Friday, September 18, 2009

Chronic Pain of Baby Boomers Make Them Feel Like Octogenarians

Chronic Pain Makes 50-year-olds Feel 80

By LiveScience Staff

posted: 16 September 2009 11:28 am ET

People who suffer chronic pain tend to have general physical
capabilities similar to those decades older, a new study finds.

Scientists re-examined data from a 2004 study of 18,531 people age 50
and over. As one example, among participants age 50 to 59 who had no
chronic pain, 37 percent could jog a mile and 91 percent could walk
several blocks with no trouble. Among those with chronic pain, only 9
percent could jog the mile and only half managed the walking task.

"We found that the abilities of those aged 50 to 59 with pain were far
more comparable to subjects aged 80 to 89 without pain, of whom 4
percent were able to jog 1 mile and 55 percent were able to walk several
blocks, making pain sufferers appear 20 to 30 years older than non-pain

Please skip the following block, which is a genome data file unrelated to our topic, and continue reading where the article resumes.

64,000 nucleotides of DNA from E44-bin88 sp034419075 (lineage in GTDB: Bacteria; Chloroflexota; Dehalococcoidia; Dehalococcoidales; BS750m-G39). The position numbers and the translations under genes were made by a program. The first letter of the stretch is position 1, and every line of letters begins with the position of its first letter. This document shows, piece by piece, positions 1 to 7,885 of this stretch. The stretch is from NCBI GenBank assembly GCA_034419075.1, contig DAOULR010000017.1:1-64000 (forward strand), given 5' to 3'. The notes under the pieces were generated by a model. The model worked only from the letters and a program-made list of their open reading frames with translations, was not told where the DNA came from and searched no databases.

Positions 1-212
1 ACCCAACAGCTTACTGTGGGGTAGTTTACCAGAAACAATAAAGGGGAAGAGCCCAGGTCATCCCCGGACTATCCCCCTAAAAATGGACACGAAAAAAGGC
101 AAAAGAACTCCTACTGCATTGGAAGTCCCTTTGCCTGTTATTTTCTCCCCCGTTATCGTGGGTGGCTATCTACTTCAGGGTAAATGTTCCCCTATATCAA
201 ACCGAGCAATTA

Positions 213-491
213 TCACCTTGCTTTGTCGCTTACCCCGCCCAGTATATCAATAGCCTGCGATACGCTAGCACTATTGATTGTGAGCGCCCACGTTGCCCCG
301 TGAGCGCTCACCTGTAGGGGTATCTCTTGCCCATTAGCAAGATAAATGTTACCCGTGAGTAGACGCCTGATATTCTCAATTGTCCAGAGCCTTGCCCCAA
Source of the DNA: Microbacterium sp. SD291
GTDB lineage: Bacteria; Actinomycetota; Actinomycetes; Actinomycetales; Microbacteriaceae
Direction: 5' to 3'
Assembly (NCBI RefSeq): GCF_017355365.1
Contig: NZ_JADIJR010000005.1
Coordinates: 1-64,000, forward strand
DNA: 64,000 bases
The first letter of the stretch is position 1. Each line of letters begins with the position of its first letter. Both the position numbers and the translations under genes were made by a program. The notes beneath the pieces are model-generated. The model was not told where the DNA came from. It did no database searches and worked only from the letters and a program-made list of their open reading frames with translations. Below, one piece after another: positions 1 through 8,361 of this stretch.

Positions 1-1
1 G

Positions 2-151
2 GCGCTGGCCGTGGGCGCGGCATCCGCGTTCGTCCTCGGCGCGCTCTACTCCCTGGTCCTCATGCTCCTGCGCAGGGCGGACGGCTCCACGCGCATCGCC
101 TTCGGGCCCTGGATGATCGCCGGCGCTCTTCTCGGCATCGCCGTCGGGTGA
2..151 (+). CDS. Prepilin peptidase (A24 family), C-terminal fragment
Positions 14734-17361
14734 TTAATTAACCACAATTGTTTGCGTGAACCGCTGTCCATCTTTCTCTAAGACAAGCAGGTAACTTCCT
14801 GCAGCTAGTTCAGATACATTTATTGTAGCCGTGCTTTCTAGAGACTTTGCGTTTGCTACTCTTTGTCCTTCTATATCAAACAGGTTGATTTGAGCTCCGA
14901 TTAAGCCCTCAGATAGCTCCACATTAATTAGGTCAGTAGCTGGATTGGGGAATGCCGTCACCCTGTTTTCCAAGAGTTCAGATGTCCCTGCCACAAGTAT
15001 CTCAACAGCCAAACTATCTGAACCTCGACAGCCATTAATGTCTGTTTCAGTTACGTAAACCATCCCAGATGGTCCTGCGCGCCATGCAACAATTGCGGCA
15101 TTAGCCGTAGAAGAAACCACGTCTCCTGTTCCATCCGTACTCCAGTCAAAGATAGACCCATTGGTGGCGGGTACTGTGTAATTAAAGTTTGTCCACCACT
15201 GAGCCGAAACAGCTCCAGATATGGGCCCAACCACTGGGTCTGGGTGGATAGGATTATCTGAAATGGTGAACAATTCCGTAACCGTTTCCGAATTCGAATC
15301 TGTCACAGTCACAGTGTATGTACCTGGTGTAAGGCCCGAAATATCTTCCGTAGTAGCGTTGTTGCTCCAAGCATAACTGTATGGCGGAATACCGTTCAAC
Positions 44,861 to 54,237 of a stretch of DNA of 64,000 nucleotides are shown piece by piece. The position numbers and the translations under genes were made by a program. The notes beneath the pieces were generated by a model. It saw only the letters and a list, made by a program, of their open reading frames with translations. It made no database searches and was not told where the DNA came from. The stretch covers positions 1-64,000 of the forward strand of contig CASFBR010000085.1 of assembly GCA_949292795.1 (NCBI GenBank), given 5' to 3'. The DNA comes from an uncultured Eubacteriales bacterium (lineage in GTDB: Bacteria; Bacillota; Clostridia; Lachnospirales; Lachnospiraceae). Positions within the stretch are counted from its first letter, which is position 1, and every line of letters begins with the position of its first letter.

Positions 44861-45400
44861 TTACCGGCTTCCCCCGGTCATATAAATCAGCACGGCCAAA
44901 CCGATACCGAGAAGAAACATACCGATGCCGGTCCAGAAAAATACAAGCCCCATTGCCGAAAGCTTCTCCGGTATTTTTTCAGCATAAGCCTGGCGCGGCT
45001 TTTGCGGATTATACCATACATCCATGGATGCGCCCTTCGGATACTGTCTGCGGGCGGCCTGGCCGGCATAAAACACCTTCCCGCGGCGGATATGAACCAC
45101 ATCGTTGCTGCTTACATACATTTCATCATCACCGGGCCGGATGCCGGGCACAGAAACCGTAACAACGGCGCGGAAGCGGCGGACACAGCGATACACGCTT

sufferers," said study leader Kenneth Covinsky of the Division of
Geriatrics at the University of California, San Francisco.

Chronic pain is a huge problem for middle-aged and older adults. In fact
24 percent of the people in the study suffered from moderate to severe
pain most of the time. About 75 million U.S. residents endure chronic or
recurrent pain, other studies have found. Migraines plague 25 million of
us. One in six suffer arthritis.

While pain is poorly understood, many experts now recommend physical
exercise to combat many types of chronic pain, in addition to medication
in some cases.

"Our study cannot determine whether pain causes disability or whether
disability causes pain," Covinsky said. "We think it is likely that both
are true and that pain and disability probably can act together in ways
that make both problems worsen in a downward spiral."

The findings, announced today, are detailed in the Journal of the
American Geriatric Society.

The research suggests pain and disability may often be part of the same
underlying process. "Patients may be better served if pain and
disability are evaluated and treated jointly rather than treated as
separate issues," Covinsky said.

http://www.livescie 090916-chronic- pain.html

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